Interesting snacks

I always like to try new food items and you never know what wacky food combinations will work well. This week I grabbed two new snacks, Snips and Schoko Pfeffer-Nüsse, and two favorites I discovered last year, Lebkuchen and Quarkini.

Snips are the same consistency of Cheetos (maybe a little less gummy on the teeth), and instead of cheese flavoring, they are made with peanuts. It is sort of like eating puffed rice peanut butter. Not bad, but not something I think I’ll be madly craving when we go back to the states.

Despite my hope that all things Christmas would not appear in shops until after Thanksgiving, most grocery stores have started selling Christmas candy and cookies. In one such display at the checkout line, I grabbed a bag labeled Schoko Pfeffer-Nüsse. Schoko is short for schokolade, or chocolate. Pfeffer is pepper, but I temporarily forgot this, and thought it meant peppermint. And Nüsse is nuts. I was hoping it was some sort of chocolate peppermint and nut cookie. No such luck. These were a soft gingerbread cookie flavored with real pepper, and dipped in a chocolate and unknown white candy shell. Not all that great, and I’m a fan of mixing things like chili and chocolate.

My favorite treat right now is definitely the Lebkuchen. They sell it in little packages and at the markets and grocery stores. Even the cheap ones at the drug stores are good! The Swiss version of Lebkuchen is a tiny (usually heart-shaped) cake or really soft gingerbread cookie, filled with a dark apricot preserve, and the whole thing dipped in dark chocolate. They are extremely addictive, and I will buy as many bags as I can to take home with us.

Last but certainly not least is the Quarkini, found at local bakeries. They remind me of a cross between a really good Cruller donut with a slightly creamy, but light and airy center, shaped like a large donut-hole and rolled in sugar. I’m not sure why these only appear in the winter, but I love them! They almost never make them home, as we eat them while walking. Too bad they usually cost at least a Franc each, because I could probably eat a dozen at one sitting! Based on the name, I believe that these treats are made with Quark (a type of curd or cream cheese that is often added to desserts or yogurt over here).


All this snack-talk is making me nibbly. I think I’ll go see if there are any more Lebkuchen in the pantry!


Do you know where your eggs come from?

I do!

Most of egg packages here in Switzerland have a code printed on the inside. Our eggs this week happen to come from the nearby town of Neftenbach. We went there recently for their annual festival, and 800th year anniversary of the town. I can also tell you that my eggs came from a guy named Beat Möckli.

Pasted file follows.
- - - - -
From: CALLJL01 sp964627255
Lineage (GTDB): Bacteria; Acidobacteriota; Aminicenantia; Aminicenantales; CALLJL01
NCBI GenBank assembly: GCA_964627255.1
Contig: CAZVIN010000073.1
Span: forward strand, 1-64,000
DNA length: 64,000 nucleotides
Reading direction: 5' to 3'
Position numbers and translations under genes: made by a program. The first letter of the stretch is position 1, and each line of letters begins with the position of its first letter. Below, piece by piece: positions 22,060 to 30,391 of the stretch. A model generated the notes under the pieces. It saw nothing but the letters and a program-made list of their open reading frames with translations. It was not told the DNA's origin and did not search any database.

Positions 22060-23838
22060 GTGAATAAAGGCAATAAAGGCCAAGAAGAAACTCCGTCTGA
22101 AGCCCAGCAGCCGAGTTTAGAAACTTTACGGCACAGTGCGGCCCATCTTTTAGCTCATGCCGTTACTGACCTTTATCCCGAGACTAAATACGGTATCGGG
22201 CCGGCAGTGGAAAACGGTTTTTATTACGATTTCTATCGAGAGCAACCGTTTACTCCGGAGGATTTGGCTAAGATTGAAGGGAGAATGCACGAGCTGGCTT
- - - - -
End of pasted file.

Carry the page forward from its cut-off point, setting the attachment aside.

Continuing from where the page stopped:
Also, eggs aren’t really sold as brown or white – it’s whatever is available is what you get. There are generally only two sizes of eggs, too. You can get ones that are above 53 g or below.   The smaller ones are less expensive, but man, are they tiny! And overall, eggs are nearly twice as much as eggs bought in Texas.

There is one thing that I don’t understand about eggs. The egg tray that was provided for us only holds nine eggs – Swiss eggs are sold 10 to a carton.

See? I have to put the extra egg up on the side. So strange.

Fresh Fruit of the Summer

Every few weeks here in the summer, a different fruit comes into season. Unlike the mega-grocery stores back in the states, you usually can only get the fruit that is in season. Instead of bland watery strawberries, or peaches that have been genetically engineered to be shipped hundreds or thousands of miles, in Switzerland they mostly still stick to only selling what’s fresh and good. Fresh fruit picked at the right time (rather than too early) tastes incredible. The only bad thing about having really good fruit like this is that it goes bad quickly and you have to eat it, can it, or bake it within a week of bringing it home. I try to buy fruit grown here in Switzerland, but occasionally pick up items from France, Italy, and oddly enough, Israel (the latter only in winter, though). OK, off my soapbox about the US farming industry and on to the goods!

Lately nectarines and apricots have been all the rage. Blueberries just hit their height, and we’ve probably bought at least a half a dozen cartons, mostly devoured by my son, so I have no pictures of those. Recently peaches have popped up too.

Swiss Peaches and Nectarines

Today, though, I found the biggest plumpest juiciest cherries at a road-side stand. I’ve never seen cherries this big!

The skin is thin, the fruit sweet, and I couldn’t help but stop and eat a few on the walk home. Eddie kept crowing for more as well. I swear we only had two… or maybe five… ok, I think the colander is really big, so it looks like there are a lot less…

At any rate, my nectarines are already starting to turn so I think I will make a delicious cherry and nectarine clafoutis very soon. It is one of my favorite desserts to make. Mmmm!!!

Swiss Chocolate Review